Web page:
Your Overbite Could Be the Reason You Snore

Find out how overbite can be linked to snoring

An overbite occurs when your upper jaw protrudes farther than your lower jaw and your upper teeth overlap with your lower teeth. This is one of the most common dental issues, but it doesn’t just affect your dental health.

Because it affects the structure of your mouth and jaw, an overbite can make you snore. This cause of snoring is often overlooked, but people with overbites are more likely to snore than people without. If you can’t figure out why you snore every night, dental misalignment may be responsible. Luckily, there are many treatments available to fix your overbite and to stop snoring.

What Is a Normal Overbite?

This is how a normal overbite looks

Having a slight overbite is normal. If your teeth were aligned exactly on top of each other, it would be difficult or impossible to chew food. Your upper teeth should rest slightly in front of your lower teeth.

Usually, with a normal overbite, your upper incisors will overlap with 30 to 50 percent of your lower incisors. However, it can be hard to tell on your own, so you should consult with your dentist if you have any concerns.

How Do I Know If I have an Excessive Overbite?

This is how an excessive overbite looks

An overbite is usually considered excessive when your upper incisors overlap your lower incisors by more than 2 or 3 millimeters. Over time, this can cause pain and problems with chewing. It can also lead to tooth damage and affect your facial features.

If you have a dental overbite, your jaw is positioned correctly, but your teeth are out of alignment. If you have a skeletal overbite, the problem is with the structure of your jawbone. Your upper jaw may extend too far, or your lower jaw may be pushed back. Skeletal overbites are more commonly linked to snoring than dental overbites.

How Can an Excessive Overbite Cause Snoring?

How snoring occurs

Snoring is caused by the vibration of tissues in your mouth and throat as you inhale. This happens when your soft palate, tongue, uvula, or other tissues collapse, partially block your airway, and vibrate against each other.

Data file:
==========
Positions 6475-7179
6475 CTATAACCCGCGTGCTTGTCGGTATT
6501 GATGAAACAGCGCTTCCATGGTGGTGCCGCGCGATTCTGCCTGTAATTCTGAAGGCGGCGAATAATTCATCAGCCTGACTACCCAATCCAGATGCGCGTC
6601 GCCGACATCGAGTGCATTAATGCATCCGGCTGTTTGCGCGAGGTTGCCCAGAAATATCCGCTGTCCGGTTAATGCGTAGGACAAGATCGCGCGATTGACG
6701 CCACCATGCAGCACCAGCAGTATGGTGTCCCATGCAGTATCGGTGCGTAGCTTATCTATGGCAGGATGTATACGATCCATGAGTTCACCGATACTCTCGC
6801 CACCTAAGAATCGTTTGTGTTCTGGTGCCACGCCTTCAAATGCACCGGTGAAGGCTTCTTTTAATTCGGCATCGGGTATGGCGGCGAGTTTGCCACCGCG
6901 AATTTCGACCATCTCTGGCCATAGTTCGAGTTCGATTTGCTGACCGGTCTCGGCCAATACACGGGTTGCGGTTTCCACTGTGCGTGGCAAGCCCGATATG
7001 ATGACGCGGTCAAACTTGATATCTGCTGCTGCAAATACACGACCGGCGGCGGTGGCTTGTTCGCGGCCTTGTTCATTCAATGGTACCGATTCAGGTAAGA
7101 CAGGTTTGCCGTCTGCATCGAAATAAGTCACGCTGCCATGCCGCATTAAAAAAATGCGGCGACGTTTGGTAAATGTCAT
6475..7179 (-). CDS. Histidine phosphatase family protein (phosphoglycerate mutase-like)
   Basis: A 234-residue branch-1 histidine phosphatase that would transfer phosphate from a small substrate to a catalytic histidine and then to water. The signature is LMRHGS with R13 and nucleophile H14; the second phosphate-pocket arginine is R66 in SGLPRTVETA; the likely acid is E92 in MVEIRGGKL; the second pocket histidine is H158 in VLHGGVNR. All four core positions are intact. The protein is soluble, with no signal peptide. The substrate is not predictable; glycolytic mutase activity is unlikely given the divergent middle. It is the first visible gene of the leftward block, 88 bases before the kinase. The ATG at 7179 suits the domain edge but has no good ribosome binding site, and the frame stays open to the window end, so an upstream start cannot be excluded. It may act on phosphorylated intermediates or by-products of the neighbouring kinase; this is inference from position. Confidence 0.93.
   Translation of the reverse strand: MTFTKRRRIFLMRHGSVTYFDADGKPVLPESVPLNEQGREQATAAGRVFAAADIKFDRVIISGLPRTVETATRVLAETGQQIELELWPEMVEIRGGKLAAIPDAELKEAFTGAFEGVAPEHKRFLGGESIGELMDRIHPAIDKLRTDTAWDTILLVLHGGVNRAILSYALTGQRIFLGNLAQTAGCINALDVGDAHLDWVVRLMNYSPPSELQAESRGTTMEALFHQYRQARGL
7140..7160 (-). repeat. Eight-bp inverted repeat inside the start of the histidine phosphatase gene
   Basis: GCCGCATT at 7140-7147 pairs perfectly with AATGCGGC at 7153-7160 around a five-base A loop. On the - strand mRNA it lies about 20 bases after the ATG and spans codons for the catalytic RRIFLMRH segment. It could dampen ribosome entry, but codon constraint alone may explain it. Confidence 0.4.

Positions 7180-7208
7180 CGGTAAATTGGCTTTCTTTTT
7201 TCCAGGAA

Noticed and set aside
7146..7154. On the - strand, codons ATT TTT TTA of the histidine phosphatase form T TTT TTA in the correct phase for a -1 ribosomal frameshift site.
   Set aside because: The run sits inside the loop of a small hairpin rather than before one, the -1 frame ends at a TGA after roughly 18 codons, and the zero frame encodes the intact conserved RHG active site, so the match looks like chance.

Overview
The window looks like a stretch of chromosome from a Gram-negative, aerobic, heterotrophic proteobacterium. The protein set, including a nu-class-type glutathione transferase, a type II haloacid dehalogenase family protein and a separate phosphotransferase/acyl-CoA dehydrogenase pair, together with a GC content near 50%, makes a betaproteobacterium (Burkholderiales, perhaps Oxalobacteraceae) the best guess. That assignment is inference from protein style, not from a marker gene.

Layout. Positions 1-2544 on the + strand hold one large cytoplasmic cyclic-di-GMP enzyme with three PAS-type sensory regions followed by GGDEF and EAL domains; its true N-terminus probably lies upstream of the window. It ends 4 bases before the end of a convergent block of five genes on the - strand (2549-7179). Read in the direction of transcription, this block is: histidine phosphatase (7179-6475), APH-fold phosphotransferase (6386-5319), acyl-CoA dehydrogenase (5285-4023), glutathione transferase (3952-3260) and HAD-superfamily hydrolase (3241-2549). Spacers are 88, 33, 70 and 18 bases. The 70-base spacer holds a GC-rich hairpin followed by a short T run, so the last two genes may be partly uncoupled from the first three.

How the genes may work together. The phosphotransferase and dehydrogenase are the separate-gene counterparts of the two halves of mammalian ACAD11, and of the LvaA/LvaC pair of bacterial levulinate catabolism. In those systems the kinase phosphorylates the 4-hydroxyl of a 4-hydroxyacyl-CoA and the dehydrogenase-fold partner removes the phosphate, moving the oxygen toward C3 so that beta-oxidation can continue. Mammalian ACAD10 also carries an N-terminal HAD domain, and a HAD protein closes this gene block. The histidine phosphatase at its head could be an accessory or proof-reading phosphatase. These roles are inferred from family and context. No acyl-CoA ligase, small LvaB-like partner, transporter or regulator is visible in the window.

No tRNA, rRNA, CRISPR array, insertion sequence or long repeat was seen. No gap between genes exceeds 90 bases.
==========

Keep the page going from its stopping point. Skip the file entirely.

If you have a skeletal overbite, your lower jaw is probably pushed far back in your mouth. It may be pinching or narrowing your airway, which increases the chances that the tissues in your throat will connect and vibrate against each other while you sleep. When you’re awake, the muscles in your throat will hold your airway open wide enough to breathe properly. However, these muscles will relax when you sleep, so your already-narrow airway will become even narrower.

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A severe overbite can even cause obstructive sleep apnea, a disorder that makes you stop breathing while you sleep. If your jaw is pushed so far back that it completely blocks your airway while you sleep, you won’t be able to breathe. Every time your airway is blocked and you stop breathing, you’ll wake up to gasp for air. This can cause excessive daytime sleepiness and a lack of oxygen in your body, which are both serious issues.

What Else Can Cause Snoring?

Some sleeping positions can cause snoring

An overbite can make you snore, but it’s rarely the only cause. It usually makes an existing snoring problem worse or combines with other factors to affect your breathing. Most people with an overbite who snore also have at least one other risk factor for snoring.

One of the most common causes of snoring is simply your sleeping position. You’re much more likely to snore if you sleep on your back because gravity can increase the pressure on your throat and pull the tissues down over your airway.

Being overweight or obese is another common cause of snoring. The extra weight around your throat will put pressure on your airway, which may cause the tissues to collapse while you sleep. Consuming alcohol before bed can cause the tissues to collapse, too. When you drink right before going to sleep, your throat muscles may relax excessively and block your airway.